Dances with Drones: When a Flock of UAVs Joins a Human Dancer
The dance-drone mashup reveals how both can be inspired by mathematical concepts.
Image: Dancing with Drones/CollMot Robotics
Drones aren't usually known for their dancing prowess. But a new performance presents a whole flock of autonomous drones, with no pre-programmed routes, taking their cues from a human dancer in real-time.
European artist-scientist team CollMot Robotics set out to create the piece to offer an alternative vision to UAVs used for military and surveillance purposes. "Artists and scientists can have a say in what you use technology for," choreographer Nina Kov told me. "The goal of Dancing with Drones is not only to do a show, but to compare both human and drone movement, and see how that comes together."
"Dancing with Drones" is the result of a collaborative project between choreographer Nina Kov and a team of biological physicists headed up by Tamás Vicsek from the ERC CollMot Project at the Eötvös Loránd University in Budapest. The project emphasises the peaceful and artistic applications of drones, and sees a self-organising flock of pilotless drones respond to the cues of a human dancer in an outdoor environment.
Image: Máté Nagy/EU ERC COLLMOT
For the project, the team created a system which allowed them to link human movements with the flock of flying drones. "The dancer is basically one of the drones," said Kov, who referenced a wearable device that is strapped to the dancer's hand, and used to communicate with the airborne drones.
The device is equipped with the same tech as the drones, and acts like a "wingless" leader drone, which communicates with the rest of the flock. As the dancer moves their arm, the beacon generates commands that are accepted by the drone flock as commands—encouraging them to self-organise and move accordingly.
The team's current project builds on previous research conducted by the CollMot Project, which is in fact dedicated to the study of collective animal behaviour. In February 2010, the research team published a study on the flight dynamics of homing pigeons. They decked out a flock of 13 pigeons with tiny GPS backpacks, then logged changes in the birds' flight direction.
The group transposed what they'd learned from tracking pigeon flock behaviour onto a group of drones, which displayed their autonomous flocking prowess in a Hungarian field in February 2014.
They then developed a swarm of autonomous drones that moved in a similar way. In a YouTube video, Vicsek explains that "one of the best ways to understand how animals move together is to build robots—drones, in this case."
But he notes that the process works in both ways, with the observation and study of animals leading to the development of better machines, and the control and manipulation of machines shedding light on collective animal behaviour.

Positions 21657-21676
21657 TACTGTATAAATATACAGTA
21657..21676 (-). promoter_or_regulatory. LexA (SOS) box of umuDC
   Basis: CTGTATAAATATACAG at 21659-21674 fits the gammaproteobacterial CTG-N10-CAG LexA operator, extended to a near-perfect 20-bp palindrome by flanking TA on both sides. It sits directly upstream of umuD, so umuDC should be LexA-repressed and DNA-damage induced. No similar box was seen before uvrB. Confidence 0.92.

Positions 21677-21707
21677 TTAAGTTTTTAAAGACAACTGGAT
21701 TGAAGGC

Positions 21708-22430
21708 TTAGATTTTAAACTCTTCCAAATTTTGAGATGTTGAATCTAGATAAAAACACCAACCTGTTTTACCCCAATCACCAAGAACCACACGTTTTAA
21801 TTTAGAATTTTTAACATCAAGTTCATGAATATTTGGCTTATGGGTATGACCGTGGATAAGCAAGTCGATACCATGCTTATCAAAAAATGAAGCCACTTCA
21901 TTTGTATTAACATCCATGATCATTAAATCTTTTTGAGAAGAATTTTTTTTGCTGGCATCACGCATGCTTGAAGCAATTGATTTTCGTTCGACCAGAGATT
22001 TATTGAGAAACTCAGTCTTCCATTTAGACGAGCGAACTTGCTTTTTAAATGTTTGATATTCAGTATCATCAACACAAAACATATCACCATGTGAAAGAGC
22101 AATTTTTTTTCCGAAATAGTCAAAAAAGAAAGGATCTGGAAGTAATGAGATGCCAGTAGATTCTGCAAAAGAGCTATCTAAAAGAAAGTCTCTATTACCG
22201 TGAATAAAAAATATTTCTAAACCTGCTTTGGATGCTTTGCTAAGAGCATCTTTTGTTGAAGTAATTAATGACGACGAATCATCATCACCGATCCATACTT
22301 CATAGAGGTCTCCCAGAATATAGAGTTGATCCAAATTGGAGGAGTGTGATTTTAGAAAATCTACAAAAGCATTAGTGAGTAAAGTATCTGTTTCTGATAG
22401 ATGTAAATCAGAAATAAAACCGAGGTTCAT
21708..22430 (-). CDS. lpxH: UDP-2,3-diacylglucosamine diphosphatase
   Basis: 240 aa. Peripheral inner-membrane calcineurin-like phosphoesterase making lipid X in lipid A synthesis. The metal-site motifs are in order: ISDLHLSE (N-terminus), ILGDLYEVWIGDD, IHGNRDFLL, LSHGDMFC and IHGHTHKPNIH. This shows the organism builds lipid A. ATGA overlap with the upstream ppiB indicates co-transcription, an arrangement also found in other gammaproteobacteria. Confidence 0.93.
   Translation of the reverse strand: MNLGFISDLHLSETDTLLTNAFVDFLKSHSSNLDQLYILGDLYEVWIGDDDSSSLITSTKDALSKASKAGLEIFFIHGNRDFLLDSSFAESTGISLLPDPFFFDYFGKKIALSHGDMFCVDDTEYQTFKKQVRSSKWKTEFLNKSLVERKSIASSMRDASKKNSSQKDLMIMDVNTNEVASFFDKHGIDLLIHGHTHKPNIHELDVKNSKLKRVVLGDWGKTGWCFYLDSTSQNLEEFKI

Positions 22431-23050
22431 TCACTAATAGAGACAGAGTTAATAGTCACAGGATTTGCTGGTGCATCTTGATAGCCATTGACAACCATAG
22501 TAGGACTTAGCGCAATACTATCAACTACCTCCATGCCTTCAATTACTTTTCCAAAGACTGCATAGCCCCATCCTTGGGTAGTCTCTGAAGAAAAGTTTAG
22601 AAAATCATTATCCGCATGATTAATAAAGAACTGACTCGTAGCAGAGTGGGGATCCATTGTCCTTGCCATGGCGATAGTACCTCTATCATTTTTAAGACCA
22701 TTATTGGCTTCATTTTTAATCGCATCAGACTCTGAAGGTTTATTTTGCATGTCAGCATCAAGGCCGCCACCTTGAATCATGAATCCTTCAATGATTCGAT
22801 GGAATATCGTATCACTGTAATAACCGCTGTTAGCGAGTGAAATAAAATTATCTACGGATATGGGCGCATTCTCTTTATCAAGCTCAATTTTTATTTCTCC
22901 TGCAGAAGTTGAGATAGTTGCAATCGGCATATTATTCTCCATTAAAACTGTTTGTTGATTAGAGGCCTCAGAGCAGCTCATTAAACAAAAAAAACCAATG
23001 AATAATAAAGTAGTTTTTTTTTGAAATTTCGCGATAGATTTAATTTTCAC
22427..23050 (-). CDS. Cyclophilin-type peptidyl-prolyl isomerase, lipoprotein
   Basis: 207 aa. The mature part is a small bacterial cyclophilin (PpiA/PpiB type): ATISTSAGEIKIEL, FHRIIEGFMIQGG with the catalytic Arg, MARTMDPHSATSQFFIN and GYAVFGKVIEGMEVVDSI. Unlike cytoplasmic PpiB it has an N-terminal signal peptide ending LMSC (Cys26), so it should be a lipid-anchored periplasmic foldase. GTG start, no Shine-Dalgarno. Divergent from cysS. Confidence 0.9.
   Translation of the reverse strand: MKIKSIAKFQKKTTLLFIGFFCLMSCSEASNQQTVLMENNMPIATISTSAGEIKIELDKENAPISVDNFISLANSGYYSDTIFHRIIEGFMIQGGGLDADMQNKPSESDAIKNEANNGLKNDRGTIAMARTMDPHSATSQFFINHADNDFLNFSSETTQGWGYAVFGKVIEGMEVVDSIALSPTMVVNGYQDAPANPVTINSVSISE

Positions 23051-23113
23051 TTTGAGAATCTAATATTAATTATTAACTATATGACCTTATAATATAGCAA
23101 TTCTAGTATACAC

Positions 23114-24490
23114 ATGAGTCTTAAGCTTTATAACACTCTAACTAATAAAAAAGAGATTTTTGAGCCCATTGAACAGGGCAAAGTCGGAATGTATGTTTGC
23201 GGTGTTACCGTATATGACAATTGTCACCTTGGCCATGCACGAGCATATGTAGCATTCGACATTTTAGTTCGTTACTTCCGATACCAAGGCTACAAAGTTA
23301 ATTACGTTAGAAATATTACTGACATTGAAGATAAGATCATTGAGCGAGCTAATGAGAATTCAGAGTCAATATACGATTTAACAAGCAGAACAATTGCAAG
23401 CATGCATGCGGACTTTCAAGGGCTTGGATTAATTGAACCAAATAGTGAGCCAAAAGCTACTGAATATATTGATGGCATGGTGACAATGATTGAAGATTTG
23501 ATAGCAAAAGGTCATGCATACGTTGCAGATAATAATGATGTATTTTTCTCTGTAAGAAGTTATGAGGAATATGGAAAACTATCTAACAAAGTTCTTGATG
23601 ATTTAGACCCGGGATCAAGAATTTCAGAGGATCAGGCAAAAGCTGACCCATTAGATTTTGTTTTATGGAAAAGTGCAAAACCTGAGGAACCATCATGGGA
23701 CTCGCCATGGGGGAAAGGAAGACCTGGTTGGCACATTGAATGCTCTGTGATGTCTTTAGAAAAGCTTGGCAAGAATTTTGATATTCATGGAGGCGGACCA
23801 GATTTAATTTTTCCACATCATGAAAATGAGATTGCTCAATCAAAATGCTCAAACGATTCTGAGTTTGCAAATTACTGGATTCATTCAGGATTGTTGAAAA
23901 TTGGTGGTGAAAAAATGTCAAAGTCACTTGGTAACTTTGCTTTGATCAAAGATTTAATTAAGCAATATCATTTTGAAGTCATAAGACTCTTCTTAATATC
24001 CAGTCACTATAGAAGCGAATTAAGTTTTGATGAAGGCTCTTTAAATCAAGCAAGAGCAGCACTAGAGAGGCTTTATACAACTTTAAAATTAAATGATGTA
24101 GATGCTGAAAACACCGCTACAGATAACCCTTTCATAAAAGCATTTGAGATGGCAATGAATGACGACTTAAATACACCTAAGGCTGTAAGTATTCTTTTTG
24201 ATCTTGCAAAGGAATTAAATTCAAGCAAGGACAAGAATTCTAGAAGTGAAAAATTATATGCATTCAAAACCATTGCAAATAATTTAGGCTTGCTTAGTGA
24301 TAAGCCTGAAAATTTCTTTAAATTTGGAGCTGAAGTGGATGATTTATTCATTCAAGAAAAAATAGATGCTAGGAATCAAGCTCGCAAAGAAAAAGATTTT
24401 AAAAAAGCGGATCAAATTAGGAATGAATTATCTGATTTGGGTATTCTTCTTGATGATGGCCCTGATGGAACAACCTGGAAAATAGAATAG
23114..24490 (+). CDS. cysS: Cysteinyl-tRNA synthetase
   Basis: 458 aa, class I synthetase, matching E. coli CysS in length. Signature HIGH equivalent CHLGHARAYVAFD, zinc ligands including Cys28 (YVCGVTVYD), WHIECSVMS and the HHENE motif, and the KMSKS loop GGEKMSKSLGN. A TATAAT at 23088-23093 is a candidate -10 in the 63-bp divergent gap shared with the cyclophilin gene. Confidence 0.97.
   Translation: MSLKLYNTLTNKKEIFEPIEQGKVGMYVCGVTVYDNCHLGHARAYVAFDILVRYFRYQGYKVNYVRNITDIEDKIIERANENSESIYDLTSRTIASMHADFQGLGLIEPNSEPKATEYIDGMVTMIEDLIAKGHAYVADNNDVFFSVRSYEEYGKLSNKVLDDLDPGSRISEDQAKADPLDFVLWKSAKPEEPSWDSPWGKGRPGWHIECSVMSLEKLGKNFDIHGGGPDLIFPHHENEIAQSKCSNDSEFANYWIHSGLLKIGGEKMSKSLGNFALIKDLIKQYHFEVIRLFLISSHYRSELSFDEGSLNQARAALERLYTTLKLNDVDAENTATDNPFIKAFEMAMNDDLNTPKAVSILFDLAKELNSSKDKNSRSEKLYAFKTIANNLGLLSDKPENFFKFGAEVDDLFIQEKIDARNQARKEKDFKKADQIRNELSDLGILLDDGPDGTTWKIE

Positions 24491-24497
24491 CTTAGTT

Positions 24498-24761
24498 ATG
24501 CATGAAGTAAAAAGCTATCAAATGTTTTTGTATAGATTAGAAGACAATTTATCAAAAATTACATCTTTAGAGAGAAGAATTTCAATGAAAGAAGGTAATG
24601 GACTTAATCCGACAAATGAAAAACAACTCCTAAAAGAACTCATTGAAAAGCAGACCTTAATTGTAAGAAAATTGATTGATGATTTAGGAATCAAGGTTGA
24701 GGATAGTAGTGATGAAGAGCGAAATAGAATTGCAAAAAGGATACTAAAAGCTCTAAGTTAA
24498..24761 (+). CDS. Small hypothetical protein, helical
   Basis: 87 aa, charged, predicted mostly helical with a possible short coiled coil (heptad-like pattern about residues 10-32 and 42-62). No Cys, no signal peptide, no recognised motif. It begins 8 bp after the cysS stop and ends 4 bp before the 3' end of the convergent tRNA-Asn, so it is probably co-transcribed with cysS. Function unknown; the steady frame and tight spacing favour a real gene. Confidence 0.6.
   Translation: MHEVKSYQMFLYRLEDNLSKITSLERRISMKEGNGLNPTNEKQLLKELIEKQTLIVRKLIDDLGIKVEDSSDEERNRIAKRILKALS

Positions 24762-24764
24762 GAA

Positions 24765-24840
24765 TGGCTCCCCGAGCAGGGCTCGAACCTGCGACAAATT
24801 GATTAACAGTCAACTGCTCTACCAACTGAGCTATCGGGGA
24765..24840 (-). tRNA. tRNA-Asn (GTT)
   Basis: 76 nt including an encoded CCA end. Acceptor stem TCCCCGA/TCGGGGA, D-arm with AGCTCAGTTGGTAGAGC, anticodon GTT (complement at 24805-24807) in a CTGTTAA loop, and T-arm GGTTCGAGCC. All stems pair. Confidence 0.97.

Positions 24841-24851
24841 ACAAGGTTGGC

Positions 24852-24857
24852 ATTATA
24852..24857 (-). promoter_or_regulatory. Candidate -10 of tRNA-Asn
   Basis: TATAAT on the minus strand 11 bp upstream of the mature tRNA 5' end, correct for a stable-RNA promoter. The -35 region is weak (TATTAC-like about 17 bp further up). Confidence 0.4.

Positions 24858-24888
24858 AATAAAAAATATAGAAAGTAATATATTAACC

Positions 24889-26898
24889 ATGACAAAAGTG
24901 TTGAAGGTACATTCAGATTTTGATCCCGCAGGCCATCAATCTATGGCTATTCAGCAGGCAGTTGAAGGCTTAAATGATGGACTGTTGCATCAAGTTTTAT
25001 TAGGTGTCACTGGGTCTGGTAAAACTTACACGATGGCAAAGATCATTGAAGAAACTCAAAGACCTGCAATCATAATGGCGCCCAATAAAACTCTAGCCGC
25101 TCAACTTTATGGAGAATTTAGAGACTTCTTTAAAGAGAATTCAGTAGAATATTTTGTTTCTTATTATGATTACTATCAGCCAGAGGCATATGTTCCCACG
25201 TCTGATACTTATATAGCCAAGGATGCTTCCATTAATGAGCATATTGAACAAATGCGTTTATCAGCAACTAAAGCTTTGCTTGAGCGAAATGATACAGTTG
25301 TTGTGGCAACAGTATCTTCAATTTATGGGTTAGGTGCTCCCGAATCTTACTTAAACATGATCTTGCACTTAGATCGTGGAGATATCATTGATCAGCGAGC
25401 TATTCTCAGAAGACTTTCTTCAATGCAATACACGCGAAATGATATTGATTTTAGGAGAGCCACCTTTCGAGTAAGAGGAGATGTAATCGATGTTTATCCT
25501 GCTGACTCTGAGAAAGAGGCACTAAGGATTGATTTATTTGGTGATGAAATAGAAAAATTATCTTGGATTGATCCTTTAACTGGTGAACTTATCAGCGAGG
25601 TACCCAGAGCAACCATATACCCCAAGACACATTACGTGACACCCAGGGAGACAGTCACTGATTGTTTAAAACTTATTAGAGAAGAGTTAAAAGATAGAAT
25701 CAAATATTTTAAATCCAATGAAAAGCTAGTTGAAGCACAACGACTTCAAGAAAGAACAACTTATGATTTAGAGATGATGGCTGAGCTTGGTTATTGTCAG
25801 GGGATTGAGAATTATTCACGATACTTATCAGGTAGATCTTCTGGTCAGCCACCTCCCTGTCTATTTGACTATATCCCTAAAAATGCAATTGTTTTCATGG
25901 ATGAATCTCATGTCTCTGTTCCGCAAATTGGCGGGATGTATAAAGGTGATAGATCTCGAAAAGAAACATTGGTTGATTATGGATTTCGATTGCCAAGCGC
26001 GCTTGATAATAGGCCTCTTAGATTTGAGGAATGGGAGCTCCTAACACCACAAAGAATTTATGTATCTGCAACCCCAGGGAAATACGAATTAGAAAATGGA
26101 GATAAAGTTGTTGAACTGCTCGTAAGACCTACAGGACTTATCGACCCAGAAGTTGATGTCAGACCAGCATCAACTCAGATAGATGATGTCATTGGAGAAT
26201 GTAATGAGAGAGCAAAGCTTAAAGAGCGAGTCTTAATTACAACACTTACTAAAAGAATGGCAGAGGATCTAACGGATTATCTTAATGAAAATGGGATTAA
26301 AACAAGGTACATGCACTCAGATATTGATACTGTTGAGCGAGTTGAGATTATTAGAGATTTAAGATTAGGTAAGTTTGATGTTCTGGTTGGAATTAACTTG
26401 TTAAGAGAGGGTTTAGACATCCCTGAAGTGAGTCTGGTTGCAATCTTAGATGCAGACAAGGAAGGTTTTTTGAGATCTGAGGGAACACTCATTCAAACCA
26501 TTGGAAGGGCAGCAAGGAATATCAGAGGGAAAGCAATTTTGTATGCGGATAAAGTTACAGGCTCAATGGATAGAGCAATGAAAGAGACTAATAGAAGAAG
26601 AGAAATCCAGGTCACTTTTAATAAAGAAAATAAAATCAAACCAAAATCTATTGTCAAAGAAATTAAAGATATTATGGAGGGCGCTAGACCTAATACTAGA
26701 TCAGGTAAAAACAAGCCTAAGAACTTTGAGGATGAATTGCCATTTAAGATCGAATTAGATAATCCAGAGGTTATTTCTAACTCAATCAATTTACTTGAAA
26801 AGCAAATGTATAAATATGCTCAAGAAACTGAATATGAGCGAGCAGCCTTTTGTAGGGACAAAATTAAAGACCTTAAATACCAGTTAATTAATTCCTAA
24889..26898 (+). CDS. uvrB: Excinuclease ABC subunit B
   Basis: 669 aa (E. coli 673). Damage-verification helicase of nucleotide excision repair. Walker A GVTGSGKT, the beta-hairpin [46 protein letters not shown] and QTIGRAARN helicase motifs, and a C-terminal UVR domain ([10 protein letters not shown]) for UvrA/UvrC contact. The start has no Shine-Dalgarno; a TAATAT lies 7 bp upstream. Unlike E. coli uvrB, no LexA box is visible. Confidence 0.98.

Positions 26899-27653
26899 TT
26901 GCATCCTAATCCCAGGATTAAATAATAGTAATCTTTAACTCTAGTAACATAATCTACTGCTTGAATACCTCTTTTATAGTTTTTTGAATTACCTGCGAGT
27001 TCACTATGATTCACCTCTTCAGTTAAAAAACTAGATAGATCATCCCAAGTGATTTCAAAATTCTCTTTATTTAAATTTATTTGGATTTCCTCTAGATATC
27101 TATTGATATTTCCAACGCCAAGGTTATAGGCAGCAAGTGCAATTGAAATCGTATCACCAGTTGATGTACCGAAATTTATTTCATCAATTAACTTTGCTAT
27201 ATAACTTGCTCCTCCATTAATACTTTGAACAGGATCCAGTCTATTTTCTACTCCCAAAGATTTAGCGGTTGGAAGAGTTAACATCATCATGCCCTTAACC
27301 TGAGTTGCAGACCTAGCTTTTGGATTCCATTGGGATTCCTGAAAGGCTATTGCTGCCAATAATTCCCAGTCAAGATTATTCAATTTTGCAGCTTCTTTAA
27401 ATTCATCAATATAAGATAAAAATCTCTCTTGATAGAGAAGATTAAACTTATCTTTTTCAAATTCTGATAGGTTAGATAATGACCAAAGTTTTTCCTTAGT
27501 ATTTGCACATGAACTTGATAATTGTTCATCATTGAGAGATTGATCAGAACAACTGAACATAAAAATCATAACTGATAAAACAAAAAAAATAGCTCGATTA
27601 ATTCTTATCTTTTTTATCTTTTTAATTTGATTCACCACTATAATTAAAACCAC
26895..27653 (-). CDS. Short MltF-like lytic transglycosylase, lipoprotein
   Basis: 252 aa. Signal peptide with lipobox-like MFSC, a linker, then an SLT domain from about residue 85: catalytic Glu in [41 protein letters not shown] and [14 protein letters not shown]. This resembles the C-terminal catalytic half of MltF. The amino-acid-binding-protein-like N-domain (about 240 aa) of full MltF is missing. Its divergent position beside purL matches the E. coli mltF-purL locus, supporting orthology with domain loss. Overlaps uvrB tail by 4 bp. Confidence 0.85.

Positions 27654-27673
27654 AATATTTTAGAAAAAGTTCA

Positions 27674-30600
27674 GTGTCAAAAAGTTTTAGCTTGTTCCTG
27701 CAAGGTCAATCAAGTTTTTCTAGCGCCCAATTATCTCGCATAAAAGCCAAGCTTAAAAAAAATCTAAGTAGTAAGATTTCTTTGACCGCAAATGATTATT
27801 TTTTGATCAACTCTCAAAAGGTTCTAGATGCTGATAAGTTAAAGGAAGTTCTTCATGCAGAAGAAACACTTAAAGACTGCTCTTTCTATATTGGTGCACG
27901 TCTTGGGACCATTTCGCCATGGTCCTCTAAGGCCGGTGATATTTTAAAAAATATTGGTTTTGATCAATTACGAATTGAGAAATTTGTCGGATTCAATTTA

The group's drones are each equipped with a processor which acts like a "little brain", a GPS device to estimate positions, and sensors. They take no cues from a central computer, relying instead on basic flocking algorithms, which are inbuilt into each drone's onboard processor. These are based on what are known as the Reynolds rules—a mathematical concept which encompasses notions of alignment, attraction, and repulsion.
"Repulsion" ensures the drones keep their distance from one another and prevent collisions. "Alignment" helps the drones synchronise their speed when flying together, and "attraction" keeps the drones together as a flock, and prevents any runaway UAVs.
"When these drones are communicating with each other, they decide when to stop and how much distance to keep from their neighbours," explained biological physicist and CollMot Robotics team leader Gábor Vásárhelyi. Although this sounds simple enough, Vásárhelyi noted that it took the research team five years to develop a system that worked not only as a simulation, but also in practice.
The collaboration also sheds light on how a group of drones could potentially be controlled in the future. "What's going to happen when there are many drones in the sky?" asked Kov. "It's important to understand how you can control multiple units smoothly, and how you can work with the logistics of having lots of drones together," said Vásárhelyi.
The project currently features seven to ten drones and one human dancer. Kov, however, is excited by its scalability, which could potentially see a flock of humans moving in sync to a flock of drones. According to her, the mathematical rules of alignment, repulsion, and attraction can apply to both humans and machines.
"In dance there is repulsion when two dancers push each other away. There is alignment when two dancers are dancing in the same direction at the same speed, and there is attraction when one dancer is attracted to the group, or when two dancers come together," said Kov.
She is fascinated by the intersections of human-machine dance collaborations, having previously worked on a project where a human danced with a mini-helicopter. But she remarked on the differences when it came to choreographing drones and dancers.
"When you choreograph you look for a reference point. Is this the body? Is it the theatre you're in, or is it [like in this case] the whole sky? With the drones, you use coordinates as points of reference, this is very different to having an audience in front of you, as you have to think in 3D," Kov said. "For a choreographer, it's also really interesting to have the possibility to think beyond the human body."
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